Language turning out to be key hurdle in welcoming Syrian refugees

Mike Timani, president of the New Brunswick Multicultural Council, says English and French language training and Arabic translation is the "key" to resettling Syrian refugee families who are now arriving.

Muliticultural Council working on Welcome to New Brunswick video in Arabic to be shown to all Syrian refugees

Language is turning out to be the biggest challenge as few Syrian refugees arriving in the Moncton area are able to speak English or French. (Submitted by Surrey ELL Welcome Centre)

Language is turning out to be a key challenge for Syrian refugees arriving in the Moncton area, according to the New Brunswick Multicultural Council.

Mike Timani, president of the New Brunswick Multicultural Council, says language training and translation is the "key" to resettling families.

"We find that many of the Syrians do not speak English or French so that's going to be a challenge," Timini said in an interview on Information Morning Moncton on Tuesday.

The superintendent for the Anglophone East School District sent a letter to parents this week, asking for anyone who can offer language support to come forward.

"If you or anyone you know is able to speak and understand Arabic or would like to contribute to the successful integration of these new families, please contact us," reads the letter from Gregg Ingersoll.

So far, three settlement agencies say there are 153 federally-sponsored Syrian refugees in New Brunswick.

  • Moncton: 61 federally-sponsored refugees,11 families
  • Fredericton: 53 federally-sponsored refugees, 10 families
  • Saint John: 77 federally-sponsored refugees, 16 families

Translation critical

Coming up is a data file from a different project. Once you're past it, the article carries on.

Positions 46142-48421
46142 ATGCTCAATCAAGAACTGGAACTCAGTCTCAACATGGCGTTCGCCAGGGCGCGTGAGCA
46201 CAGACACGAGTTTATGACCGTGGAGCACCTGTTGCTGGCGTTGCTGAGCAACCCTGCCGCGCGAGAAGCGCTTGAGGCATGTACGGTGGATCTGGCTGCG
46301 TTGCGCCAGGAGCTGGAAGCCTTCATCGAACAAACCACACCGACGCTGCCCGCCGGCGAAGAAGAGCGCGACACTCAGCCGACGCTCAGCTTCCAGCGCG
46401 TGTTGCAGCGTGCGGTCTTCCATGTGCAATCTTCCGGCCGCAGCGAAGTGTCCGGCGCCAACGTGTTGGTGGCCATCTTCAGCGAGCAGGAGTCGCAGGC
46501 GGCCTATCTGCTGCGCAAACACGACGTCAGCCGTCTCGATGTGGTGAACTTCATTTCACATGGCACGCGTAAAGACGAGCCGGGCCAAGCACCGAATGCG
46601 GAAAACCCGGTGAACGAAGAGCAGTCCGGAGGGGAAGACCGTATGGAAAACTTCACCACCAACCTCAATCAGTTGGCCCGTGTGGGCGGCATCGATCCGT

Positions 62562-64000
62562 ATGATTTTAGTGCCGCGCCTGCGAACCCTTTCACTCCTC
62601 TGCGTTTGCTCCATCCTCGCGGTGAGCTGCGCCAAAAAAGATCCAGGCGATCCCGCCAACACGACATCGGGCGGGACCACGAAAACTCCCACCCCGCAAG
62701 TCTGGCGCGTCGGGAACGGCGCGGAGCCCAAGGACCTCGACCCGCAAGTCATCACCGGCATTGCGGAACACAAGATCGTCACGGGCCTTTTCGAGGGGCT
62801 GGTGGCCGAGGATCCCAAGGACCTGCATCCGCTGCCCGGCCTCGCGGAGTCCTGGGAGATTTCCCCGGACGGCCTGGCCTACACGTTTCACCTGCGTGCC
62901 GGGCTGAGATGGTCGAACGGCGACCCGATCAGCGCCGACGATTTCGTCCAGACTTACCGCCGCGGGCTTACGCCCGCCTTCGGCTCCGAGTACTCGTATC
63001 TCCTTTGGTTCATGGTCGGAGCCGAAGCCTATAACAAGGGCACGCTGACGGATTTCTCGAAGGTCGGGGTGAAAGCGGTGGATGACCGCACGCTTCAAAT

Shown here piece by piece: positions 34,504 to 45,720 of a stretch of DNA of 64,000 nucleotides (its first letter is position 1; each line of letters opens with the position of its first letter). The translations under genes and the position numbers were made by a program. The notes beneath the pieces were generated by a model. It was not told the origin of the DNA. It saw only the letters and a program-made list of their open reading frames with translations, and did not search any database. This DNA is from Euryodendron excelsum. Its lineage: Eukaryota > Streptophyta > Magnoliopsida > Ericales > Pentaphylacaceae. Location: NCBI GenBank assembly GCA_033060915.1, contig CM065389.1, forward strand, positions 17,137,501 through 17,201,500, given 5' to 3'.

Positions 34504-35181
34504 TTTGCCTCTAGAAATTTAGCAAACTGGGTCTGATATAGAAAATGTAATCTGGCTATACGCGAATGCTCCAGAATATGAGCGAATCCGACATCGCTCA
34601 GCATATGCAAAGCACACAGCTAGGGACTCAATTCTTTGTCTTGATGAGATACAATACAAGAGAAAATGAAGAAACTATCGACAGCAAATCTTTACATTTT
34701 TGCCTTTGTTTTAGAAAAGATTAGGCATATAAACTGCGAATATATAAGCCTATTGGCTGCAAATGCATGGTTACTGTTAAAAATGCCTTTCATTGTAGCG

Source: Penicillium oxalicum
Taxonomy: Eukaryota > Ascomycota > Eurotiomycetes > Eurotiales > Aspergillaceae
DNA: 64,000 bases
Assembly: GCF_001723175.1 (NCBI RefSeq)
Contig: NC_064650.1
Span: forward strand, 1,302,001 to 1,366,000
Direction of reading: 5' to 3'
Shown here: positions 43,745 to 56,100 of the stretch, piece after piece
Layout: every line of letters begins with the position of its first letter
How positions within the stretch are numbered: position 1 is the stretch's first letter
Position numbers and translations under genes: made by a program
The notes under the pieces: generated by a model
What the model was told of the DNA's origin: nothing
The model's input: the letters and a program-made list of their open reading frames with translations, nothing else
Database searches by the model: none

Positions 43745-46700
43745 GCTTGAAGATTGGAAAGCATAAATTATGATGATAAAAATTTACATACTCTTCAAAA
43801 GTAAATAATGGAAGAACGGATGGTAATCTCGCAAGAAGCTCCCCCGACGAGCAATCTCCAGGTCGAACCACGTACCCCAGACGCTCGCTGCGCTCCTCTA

On Friday, eight Syrian students registered in the Moncton area and began a three- to four-week orientation process that involves some early language training.

It makes a difference, because they make them feel comfortable once they hear the same language and letting them know that this is a place to live.- Mike Timani , N.B. Multicultural Council

Kathy Arsenault, an education support teacher, is leading the efforts of the district welcome centre, which is located at Edith Cavell School in Moncton.

"The translation piece is quite a large piece of this," she said.

"When the students come in and register we have a translator with us from [Multicultural Association of the Greater Moncton Area]. Anytime there's any difficulty, we have access to a translator. We have iPads and iPhones and Google Translate works very well."

Timani is encouraging anyone who speaks Arabic to come forward to help the settlement process for the refugees.

"It makes a difference, because they make them feel comfortable once they hear the same language and letting them know that this is a place to live," he said.

Arsenault says after the initial orientation, students will move on to their neighbourhood schools where their language training will continue.

"Over the next two to three years the tutoring classes will assist them to gain some language skills so that they'll be better and better able to function in the classroom completely," she said.

"We certainly don't expect them to have language skills in four weeks."

Mike Timani, president of the NB Multicultural Council. 10:05

'Welcome to New Brunswick' video nearly complete

Timani adds the language component should not be underestimated, especially for a province that needs to retain the newcomers.

"When they do not speak the language that is a very difficult thing and it could be overwhelming … especially when the main focus is for them to find a job, to create a job or support their family," he said.

The multicultural council is part of a group developing a welcome video for refugees arriving in New Brunswick in hopes of convincing them to stay.

"This will be shown for every Syrian family when they arrive — the video will tell them about our province and encourage them to stay and build a life," Timani said.

The school district's Ingersoll adds New Brunswick will be richer for the experience.

"Our classrooms are becoming much more diverse which will only serve to enrich the learning experience for all of our children," the superintendent writes.


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